The Frances Perkins Building headquarters of the U.S. Department of Labor in Washington, D.C.
The Department of Labor during President Obama’s second term was the epicenter of a domestic policy agenda aimed at helping working families. Shepherding that agenda in the face of entrenched opposition from congressional Republicans and well-funded business groups was Labor Secretary Tom Perez. With muscular wonkery, he and his top labor lieutenants successfully implemented an impressive array of rules and regulations that have come, in part, to define Obama’s legacy.
They implemented executive orders that, by leveraging the federal government’s contracting power, required federal contractors to pay a minimum wage of $10.10 an hour, provide paid sick leave, and disclose past labor law violations. They promulgated a new overtime rule that doubled the salary threshold for eligibility—a powerful tool aimed at lifting pay for millions of moderate-income workers. They created a new standard that required retirement advisors to act in their clients’ best interest and they pushed through workplace safety standards that had languished for decades. Finally, they built out an innovative enforcement strategy that did more with less.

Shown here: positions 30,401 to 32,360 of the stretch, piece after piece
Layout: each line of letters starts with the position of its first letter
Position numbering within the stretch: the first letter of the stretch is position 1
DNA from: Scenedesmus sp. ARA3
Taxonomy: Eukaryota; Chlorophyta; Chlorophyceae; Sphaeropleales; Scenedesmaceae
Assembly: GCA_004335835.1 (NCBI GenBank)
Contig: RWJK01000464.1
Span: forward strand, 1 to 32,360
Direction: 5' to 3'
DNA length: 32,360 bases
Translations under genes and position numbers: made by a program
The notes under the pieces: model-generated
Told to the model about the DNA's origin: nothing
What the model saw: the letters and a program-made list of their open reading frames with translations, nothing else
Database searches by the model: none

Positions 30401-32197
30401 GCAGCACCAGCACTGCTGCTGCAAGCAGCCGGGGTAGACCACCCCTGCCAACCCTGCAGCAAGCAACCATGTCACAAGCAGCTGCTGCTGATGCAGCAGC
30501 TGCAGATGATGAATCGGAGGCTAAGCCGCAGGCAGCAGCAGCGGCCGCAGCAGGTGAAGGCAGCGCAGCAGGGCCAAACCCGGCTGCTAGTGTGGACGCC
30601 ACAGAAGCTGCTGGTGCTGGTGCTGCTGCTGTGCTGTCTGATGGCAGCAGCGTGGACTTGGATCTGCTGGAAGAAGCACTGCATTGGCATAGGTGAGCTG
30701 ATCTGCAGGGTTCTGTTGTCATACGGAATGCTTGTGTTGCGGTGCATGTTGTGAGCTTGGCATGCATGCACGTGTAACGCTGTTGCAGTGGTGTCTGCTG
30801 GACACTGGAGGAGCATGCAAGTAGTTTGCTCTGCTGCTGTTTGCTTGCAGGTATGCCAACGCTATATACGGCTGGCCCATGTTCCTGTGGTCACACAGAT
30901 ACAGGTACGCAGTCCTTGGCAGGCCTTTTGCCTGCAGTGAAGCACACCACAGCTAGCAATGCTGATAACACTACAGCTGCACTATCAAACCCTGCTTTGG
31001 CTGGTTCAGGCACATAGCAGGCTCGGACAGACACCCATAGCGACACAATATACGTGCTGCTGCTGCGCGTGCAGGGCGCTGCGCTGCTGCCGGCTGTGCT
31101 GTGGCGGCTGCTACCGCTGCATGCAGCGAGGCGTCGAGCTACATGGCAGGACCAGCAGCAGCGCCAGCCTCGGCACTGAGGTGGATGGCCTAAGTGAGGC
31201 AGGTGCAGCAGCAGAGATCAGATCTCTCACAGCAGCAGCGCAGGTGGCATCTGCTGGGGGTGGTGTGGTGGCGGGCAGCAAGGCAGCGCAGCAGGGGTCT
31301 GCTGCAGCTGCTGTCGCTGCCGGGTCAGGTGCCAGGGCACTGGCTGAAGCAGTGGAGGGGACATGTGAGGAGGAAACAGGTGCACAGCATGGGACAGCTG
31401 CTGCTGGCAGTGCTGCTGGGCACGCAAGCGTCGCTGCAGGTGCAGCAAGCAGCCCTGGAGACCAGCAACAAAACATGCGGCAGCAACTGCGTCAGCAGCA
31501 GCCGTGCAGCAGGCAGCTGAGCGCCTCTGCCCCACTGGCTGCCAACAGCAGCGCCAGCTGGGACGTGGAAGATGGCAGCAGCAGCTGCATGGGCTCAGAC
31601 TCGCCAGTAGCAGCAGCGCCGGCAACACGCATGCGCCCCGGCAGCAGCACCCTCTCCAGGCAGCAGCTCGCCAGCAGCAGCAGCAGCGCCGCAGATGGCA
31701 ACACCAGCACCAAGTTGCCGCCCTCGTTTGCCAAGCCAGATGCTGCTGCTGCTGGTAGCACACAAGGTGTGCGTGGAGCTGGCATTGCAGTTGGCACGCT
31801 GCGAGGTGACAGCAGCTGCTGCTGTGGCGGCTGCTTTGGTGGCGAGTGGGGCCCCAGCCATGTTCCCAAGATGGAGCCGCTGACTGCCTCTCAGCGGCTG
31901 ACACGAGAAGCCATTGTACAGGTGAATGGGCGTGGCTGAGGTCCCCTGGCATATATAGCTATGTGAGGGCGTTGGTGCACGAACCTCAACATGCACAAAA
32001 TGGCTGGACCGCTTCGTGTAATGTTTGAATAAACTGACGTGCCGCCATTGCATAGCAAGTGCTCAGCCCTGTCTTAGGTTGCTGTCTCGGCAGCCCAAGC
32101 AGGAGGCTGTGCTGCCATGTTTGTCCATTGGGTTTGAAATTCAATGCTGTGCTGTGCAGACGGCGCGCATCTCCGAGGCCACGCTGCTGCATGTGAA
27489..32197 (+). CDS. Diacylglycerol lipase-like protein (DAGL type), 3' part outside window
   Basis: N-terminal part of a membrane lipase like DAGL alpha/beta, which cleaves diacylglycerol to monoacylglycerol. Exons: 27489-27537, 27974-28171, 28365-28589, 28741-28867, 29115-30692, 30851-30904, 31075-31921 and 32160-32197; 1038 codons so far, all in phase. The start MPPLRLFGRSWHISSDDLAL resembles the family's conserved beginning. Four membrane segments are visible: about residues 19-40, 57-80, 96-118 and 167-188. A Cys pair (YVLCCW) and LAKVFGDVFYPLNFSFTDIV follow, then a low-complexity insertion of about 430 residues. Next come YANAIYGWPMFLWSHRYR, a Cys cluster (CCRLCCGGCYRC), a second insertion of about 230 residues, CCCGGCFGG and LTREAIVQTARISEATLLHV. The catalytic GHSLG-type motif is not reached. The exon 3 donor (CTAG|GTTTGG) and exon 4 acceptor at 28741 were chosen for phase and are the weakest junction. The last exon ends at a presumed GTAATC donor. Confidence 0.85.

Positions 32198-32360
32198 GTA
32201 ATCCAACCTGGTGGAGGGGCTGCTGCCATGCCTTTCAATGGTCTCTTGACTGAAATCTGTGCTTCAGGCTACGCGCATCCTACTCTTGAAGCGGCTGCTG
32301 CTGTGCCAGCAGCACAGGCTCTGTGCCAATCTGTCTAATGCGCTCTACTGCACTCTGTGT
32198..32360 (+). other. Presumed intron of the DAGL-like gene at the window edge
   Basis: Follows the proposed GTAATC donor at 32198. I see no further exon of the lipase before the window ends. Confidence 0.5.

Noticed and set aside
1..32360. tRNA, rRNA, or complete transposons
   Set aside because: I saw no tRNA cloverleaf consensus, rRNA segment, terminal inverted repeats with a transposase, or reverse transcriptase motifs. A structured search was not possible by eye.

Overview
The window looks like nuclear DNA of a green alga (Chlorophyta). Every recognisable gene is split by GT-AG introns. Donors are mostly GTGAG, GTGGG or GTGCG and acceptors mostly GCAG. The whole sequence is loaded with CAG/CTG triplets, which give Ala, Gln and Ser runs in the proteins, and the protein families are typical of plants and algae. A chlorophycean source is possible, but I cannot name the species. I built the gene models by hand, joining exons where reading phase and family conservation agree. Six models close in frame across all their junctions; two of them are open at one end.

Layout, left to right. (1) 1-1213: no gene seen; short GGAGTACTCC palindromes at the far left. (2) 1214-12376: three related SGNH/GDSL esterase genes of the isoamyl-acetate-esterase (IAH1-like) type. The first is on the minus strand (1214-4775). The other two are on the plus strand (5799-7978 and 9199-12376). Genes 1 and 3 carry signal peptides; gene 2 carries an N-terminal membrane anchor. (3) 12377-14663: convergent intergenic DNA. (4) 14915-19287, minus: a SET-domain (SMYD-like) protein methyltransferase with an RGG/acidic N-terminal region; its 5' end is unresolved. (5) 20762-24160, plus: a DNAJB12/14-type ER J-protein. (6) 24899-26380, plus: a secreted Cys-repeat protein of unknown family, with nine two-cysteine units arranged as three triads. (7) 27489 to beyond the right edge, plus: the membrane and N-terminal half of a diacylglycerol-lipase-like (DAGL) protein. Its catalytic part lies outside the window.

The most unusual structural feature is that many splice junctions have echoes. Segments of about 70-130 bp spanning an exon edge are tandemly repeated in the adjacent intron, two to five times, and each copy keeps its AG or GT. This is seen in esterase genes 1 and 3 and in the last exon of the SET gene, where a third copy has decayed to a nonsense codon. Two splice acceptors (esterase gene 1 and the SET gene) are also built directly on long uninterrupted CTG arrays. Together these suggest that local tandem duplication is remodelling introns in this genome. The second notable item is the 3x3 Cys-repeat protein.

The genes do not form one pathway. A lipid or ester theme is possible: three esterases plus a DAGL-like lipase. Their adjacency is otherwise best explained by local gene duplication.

These rules weren’t enacted on a whim by overzealous bureaucrats gunning to douse industry with red tape, as many Republicans would have you believe. Rather, they were the result of many years of study and careful consideration, with input from hundreds of meetings with advocates and business groups.
Not surprisingly, Obama’s top labor alums express pride in the many worker protections they were able to put in place over the past several years. In interviews, however, a number of them expressed deep concern that many of them could be undone by the Trump Administration’s and congressional Republicans’ blitzkrieg against federal regulations and workers’ interests.
For starters, there’s the federal hiring freeze the new president has imposed, and Trump’s executive order directing that for every new rule, federal agencies must identify two rules to eliminate.